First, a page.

of Human Rights held that when a State allows private persons or groups to act
         freely and with impunity to the detriment of the rights recognised, it would be in
         clear violation of its obligations to protect the human rights of its citizens. Similarly,
         this obligation of the State is further emphasised in the practice of the European
         Court of Human Rights, in X and Y v. Netherlands12. In that case, the Court
         pronounced that there was an obligation on authorities to take steps to make sure
         that the enjoyment of the rights is not interfered with by any other private person.

     58. The Commission notes that in the present case, despite its obligation to protect
         persons against interferences in the enjoyment of their rights, the Government of
         Nigeria facilitated the destruction of the Ogoniland. Contrary to its Charter
         obligations and despite such internationally established principles, the Nigerian
         Government has given the green light to private actors, and the oil Companies in
         particular, to devastatingly affect the well-being of the Ogonis. By any measure of
         standards, its practice falls short of the minimum conduct expected of
         governments, and therefore, is in violation of Article 21 of the African Charter.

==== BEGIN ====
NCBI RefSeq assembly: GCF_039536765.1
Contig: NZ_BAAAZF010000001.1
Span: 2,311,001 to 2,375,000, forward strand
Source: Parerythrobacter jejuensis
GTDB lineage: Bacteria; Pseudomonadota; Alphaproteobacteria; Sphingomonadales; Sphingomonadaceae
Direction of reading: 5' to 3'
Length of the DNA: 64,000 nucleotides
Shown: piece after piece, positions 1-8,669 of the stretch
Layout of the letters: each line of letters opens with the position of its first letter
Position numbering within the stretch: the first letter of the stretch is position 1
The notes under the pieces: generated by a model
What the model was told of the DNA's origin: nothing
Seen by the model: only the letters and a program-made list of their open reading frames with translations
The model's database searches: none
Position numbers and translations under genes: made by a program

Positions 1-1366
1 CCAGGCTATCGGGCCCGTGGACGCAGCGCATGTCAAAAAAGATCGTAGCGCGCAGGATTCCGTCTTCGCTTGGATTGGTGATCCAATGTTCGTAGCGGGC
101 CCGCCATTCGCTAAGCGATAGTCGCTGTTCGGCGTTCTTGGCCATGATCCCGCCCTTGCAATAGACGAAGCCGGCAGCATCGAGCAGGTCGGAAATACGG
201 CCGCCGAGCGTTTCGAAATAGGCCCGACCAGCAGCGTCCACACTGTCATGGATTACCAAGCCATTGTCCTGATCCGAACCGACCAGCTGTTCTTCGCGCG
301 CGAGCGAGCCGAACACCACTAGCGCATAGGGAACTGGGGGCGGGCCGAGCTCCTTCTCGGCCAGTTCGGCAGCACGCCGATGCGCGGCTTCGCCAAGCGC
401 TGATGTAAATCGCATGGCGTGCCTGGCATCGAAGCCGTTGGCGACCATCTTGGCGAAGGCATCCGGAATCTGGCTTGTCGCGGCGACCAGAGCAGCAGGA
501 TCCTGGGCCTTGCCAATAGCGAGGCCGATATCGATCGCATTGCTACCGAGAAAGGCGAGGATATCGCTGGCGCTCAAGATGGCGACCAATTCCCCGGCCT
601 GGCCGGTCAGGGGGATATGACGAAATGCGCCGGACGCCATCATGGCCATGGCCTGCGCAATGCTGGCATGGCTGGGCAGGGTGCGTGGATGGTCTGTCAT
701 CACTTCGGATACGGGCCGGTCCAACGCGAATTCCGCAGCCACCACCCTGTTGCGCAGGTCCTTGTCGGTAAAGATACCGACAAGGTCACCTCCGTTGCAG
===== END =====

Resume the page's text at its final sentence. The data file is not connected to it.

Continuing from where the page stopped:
59. The Complainants also assert that the Military government of Nigeria massively
         and systematically violated the right to adequate housing of members of the Ogoni
         community under Article 14 and implicitly recognised by Articles 16 and 18(1) of
         the African Charter.

         Article 14 of the Charter reads:

                  "The right to property shall be guaranteed. It may only be encroached upon in
                  the interest of public need or in the general interest of the community and in
                  accordance with the provisions of appropriate laws."

         Article 18(1) provides:

10 Communication 74/92
11 See, Inter-American Court of Human Rights, Velàsquez Rodrígeuz Case, Judgment of July 19, 1988, Series
C, No. 4
12 91 ECHR (1985) (Ser. A) at 32.

                  "The family shall be the natural unit and basis of society. It shall be protected
                  by the State..."

     60. Although the right to housing or shelter is not explicitly provided for under the
         African Charter, the corollary of the combination of the provisions protecting the
         right to enjoy the best attainable state of mental and physical health, cited under
         Article 16 above, the right to property, and the protection accorded to the family
         forbids the wanton destruction of shelter because when housing is destroyed,
         property, health, and family life are adversely affected. It is thus noted that the